DUBAI // The driver of the school bus never stood a chance. As if trying to navigate Dubai's roads with a busload of Under 12s was not challenging enough, now they were each armed with a new toy: a mini rugby ball. They might as well have plied them with a vat-load of E-numbers and been done with it.
Asian rugby chiefs, with the assistance of HSBC, are in the midst of a drive to promote the game among new audiences. Their "coaching doctor" Frank Hadden, the former Scotland head coach, is on a stopover in the UAE, during a three-month whistle-stop tour of the continent in which he is spreading the word about the game. Yesterday, it was the turn of 50 Emirati children from the Al Ahmadiya and Mohammed Noor schools in Dubai to get their first taste of the oval ball game.
Even though rugby has been entrenched on the Gulf sporting scene for more than 40 years, relatively few Arabs play the game. However, Hadden, on yesterday's evidence, sees no reason why the sport should not flourish among the native population. "Rugby is not just about bashing into people," he said, although the way his latest proteges went bounding out of the Sallahudeen Sports Hall in Deira, pelting each other with their new squidgy rugby balls as they went, it is one of the main attractions.
"There are also core values inherent in the game itself which are brilliant tools for learning. It is a fantastic team game because it is for all shapes and sizes." Hadden was assisted during his coaching clinic by Ghaith Jalajel and Taif al Delamie, two Arab nationals. Both will be playing international rugby this weekend. Jalajel, the Gulf's Arabic-speaking rugby development officer, will line up at hooker for Jordan when they meet Lebanon for the first time in an international match, at The Sevens, Dubai.
That fixture is a curtain-raiser for the main event, the Arabian Gulf's final HSBC Asian Five Nations match, against Korea. Al Delamie, an Omani national, is the lone Arab in the Gulf team, who can secure their place in Asian rugby's top division if they beat the Koreans. "The Asian Five Nations has been a catalyst at both ends of the game," added Hadden, who was in charge of the Scottish national team until last year. "The elite players at the top end get tough competition, where they can test themselves and fulfil their potential.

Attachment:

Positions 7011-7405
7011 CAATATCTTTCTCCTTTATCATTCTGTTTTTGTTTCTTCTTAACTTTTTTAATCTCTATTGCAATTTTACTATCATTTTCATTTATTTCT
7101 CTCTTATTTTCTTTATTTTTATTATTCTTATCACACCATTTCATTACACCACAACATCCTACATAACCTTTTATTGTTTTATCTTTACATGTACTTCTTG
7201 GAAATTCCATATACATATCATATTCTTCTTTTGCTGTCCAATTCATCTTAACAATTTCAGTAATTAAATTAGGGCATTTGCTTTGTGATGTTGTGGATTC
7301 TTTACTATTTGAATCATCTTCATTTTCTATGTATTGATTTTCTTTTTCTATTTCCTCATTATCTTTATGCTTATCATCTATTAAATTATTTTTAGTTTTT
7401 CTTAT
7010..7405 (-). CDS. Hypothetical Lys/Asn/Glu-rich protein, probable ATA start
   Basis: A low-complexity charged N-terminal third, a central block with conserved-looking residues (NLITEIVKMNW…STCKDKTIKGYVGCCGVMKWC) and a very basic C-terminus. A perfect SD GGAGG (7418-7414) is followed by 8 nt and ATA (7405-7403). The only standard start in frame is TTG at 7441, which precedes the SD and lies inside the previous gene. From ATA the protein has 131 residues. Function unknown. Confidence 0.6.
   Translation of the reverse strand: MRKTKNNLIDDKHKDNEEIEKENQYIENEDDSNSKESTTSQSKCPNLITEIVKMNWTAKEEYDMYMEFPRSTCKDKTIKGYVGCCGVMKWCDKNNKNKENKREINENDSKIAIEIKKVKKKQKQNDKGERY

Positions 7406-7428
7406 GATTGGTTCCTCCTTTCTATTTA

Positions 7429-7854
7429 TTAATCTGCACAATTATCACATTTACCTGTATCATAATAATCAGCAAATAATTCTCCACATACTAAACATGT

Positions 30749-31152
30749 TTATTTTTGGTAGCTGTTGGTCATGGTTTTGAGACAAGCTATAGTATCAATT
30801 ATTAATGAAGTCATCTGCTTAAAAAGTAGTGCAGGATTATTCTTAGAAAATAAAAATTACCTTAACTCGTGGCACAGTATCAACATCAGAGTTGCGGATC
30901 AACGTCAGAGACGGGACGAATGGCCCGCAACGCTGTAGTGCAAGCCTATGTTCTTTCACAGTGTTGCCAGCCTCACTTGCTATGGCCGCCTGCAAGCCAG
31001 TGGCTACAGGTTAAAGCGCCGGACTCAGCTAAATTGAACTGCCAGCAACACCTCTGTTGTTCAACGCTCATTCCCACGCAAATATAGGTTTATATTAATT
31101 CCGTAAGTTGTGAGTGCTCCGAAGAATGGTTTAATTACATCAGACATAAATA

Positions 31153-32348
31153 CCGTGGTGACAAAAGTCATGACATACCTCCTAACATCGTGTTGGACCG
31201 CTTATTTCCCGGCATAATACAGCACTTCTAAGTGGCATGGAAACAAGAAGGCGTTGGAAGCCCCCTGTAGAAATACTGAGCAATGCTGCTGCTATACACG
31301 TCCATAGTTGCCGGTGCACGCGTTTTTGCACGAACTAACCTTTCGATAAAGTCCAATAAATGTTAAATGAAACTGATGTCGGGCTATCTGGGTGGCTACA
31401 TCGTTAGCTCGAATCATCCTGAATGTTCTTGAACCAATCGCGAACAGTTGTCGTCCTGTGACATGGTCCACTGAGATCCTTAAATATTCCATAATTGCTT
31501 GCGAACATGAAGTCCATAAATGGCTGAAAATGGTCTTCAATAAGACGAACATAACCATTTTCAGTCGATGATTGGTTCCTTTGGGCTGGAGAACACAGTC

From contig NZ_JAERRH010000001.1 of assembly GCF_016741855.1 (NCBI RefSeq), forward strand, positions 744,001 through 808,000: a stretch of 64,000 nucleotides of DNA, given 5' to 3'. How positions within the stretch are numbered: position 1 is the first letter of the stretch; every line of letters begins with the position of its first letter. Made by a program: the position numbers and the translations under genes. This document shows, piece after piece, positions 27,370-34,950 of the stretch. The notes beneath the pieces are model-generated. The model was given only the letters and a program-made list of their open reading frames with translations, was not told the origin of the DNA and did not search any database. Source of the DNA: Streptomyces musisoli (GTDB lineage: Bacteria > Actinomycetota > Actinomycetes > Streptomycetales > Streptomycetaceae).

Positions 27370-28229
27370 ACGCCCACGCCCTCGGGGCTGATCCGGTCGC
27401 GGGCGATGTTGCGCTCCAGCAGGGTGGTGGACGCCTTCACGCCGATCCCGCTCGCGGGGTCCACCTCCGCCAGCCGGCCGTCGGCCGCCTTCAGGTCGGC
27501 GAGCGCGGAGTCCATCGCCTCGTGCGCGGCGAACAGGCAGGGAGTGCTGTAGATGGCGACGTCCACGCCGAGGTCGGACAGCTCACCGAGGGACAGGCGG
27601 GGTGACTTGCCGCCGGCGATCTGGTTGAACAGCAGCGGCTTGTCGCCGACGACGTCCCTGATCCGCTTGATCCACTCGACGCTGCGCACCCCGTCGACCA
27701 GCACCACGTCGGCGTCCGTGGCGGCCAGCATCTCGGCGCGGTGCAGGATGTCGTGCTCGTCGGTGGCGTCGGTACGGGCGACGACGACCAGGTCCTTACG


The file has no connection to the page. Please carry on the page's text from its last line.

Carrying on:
"There is also grassroots going on in tandem with it. It gives us the chance to sell the game to a new audience. "I think here, for example, the kid are bigger than in the Far East. There were some good physical specimens and their ball-handling skills were excellent. They were quite clearly athletic. "There is no doubt they can play rugby, and no reason why kids all over the world can't play it."
Emirati children will be able to aspire to play for the UAE from now on. The Arabian Gulf union will be disbanded from its present form at the end of this year, and tomorrow's match against Korea will be the last as a collective GCC side. "It will certainly be mentioned in the pre-match talks that this will be the last time we are playing for the Gulf," said al Delamie, the centre. "We are devastated that is the case. Not just this last month, but the whole of Gulf rugby has been an amazing experience for everyone involved." @Email:firstname.lastname@example.org